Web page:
Education in India

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Education in India has a history stretching back to the ancient urban centres of learning at Taxila and Nalanda. Western education became ingrained into Indian society with the establishment of the British Raj. Education in India falls under the control of both the Union Government and the states, with some responsibilities lying with the Union and the states having autonomy for others. The various articles of the Indian Constitution provide for education as a fundamental right. Most universities in India are Union or State Government controlled.

India has made a huge progress in terms of increasing primary education attendance rate and expanding literacy to approximately two thirds of the population.[2] India's improved education system is often cited as one of the main contributors to the economic rise of India.[3] Much of the progress in education has been credited to various private institutions.[4] The private education market in India is estimated to be worth $40 billion in 2008 and will increase to $68 billion by 2012.[4] However, India continues to face challenges. Despite growing investment in education, 35% of the population is illiterate and only 15% of the students reach high school.[5] As of 2008, India's post-secondary high schools offer only enough seats for 7% of India's college-age population, 25% of teaching positions nationwide are vacant, and 57% of college professors lack either a master's or PhD degree.[6] As of 2007, there are 1522 degree-granting engineering colleges in India with an annual student intake of 582,000,[7] plus 1,244 polytechnics with an annual intake of 265,000. However, these institutions face shortage of faculty and concerns have been raised over the quality of education.[8]

Three Indian universities were listed in the Times Higher Education list of the world’s top 200 universities — Indian Institutes of Technology, Indian Institutes of Management, and Jawaharlal Nehru University in 2005 and 2006.[9] Six Indian Institutes of Technology and the Birla Institute of Technology and Science - Pilani were listed among the top 20 science and technology schools in Asia by Asiaweek.[10] The Indian School of Business situated in Hyderabad was ranked number 12 in global MBA rankings by the Financial Times of London in 2010[11] while the All India Institute of Medical Sciences has been recognized as a global leader in medical research and treatment.[12]Contents [hide] 1 History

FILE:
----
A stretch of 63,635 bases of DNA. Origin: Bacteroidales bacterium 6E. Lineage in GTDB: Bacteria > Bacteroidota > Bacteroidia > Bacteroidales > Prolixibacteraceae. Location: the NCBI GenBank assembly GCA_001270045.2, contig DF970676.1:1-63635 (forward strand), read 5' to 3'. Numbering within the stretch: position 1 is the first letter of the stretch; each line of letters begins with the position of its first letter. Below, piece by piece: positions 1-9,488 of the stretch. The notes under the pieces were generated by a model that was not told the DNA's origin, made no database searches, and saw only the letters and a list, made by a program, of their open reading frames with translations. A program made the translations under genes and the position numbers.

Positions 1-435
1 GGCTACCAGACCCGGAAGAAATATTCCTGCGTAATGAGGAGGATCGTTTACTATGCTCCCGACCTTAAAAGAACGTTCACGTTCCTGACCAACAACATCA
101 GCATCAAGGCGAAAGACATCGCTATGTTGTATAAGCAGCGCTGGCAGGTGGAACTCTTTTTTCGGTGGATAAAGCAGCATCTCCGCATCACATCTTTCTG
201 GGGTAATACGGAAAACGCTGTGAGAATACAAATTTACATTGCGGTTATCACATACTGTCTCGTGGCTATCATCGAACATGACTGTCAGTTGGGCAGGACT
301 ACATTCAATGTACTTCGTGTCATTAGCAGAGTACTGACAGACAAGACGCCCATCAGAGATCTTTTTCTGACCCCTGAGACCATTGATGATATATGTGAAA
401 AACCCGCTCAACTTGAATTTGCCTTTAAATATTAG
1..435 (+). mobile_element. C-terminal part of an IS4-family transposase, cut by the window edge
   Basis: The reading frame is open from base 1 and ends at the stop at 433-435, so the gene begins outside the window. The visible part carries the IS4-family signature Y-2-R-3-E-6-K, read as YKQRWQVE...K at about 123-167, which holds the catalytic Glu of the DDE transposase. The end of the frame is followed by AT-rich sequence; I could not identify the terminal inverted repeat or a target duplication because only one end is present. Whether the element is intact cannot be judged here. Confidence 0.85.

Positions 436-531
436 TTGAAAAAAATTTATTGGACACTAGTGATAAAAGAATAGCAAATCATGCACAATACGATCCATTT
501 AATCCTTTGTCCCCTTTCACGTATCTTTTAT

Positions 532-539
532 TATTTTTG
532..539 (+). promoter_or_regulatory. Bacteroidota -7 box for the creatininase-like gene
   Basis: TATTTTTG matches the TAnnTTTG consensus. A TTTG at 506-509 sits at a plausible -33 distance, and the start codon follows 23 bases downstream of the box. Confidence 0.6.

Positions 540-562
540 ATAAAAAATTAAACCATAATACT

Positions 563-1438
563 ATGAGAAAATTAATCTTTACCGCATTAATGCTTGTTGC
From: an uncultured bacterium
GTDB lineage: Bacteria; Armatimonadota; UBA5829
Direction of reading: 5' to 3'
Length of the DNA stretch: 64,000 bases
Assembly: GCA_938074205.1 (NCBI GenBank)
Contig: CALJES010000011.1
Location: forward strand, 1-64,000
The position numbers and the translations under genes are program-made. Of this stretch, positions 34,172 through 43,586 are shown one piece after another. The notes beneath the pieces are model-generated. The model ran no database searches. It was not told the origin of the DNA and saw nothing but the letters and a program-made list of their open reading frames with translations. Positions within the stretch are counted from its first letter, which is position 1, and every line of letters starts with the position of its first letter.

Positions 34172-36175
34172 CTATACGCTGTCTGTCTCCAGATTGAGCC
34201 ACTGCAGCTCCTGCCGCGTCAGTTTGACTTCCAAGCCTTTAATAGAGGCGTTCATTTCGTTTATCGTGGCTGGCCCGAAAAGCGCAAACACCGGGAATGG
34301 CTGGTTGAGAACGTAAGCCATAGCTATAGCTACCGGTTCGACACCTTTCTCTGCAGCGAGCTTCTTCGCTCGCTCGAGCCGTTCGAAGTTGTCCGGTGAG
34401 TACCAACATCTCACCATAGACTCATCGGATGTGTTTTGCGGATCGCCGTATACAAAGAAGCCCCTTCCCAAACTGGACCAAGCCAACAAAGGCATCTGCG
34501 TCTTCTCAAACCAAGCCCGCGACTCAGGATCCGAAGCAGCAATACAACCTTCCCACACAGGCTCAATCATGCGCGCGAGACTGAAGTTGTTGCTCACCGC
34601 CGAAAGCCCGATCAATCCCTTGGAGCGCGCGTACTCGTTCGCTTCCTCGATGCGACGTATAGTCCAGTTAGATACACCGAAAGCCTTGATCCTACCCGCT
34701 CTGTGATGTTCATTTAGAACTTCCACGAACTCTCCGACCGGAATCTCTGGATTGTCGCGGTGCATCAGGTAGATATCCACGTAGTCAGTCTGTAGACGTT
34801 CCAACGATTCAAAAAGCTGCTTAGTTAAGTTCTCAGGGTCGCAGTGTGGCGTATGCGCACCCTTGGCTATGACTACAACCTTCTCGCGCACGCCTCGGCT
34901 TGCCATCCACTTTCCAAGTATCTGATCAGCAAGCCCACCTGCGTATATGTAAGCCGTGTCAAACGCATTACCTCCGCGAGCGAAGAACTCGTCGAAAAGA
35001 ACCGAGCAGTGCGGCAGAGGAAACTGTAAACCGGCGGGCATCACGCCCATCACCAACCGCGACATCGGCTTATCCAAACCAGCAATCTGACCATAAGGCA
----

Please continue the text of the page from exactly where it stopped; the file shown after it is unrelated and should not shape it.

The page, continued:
2 Overview
2.1 Primary education
2.2 Secondary education
2.3 Tertiary education
2.4 Technical education
3 Literacy
4 Attainment
5 Private education
6 Women's Education
7 Rural education
8 Issues
9 Initiatives
10 Central government involvement
10.1 Budget
10.2 Public Expenditure on Education in India
10.3 Legislative framework
11 Notes
12 References
13 External links

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History

Monastic orders of education under the supervision of a guru was a favored form of education for the nobility in ancient India.[13] The knowledge in these orders was often related to the tasks a section of the society had to perform.[14] The priest class, the Brahmins, were imparted knowledge of religion, philosophy, and other ancillary branches while the warrior class, the Kshatriya, were trained in the various aspects of warfare.[14] The business class, the Vaishya, were taught their trade and the lowest class of the Shudras was generally deprived of educational advantages.[14] The book of laws, the Manusmriti, and the treatise on statecraft the Arthashastra were among the influential works of this era which reflect the outlook and understanding of the world at the time.[14]

Apart from the monastic orders, institutions of higher learning and universities flourished in India well before the common era, and continued to deliver education into the common era.[15] Secular Buddhist institutions cropped up along with monasteries.[14] These institutions imparted practical education, e.g. medicine.[14] A number of...
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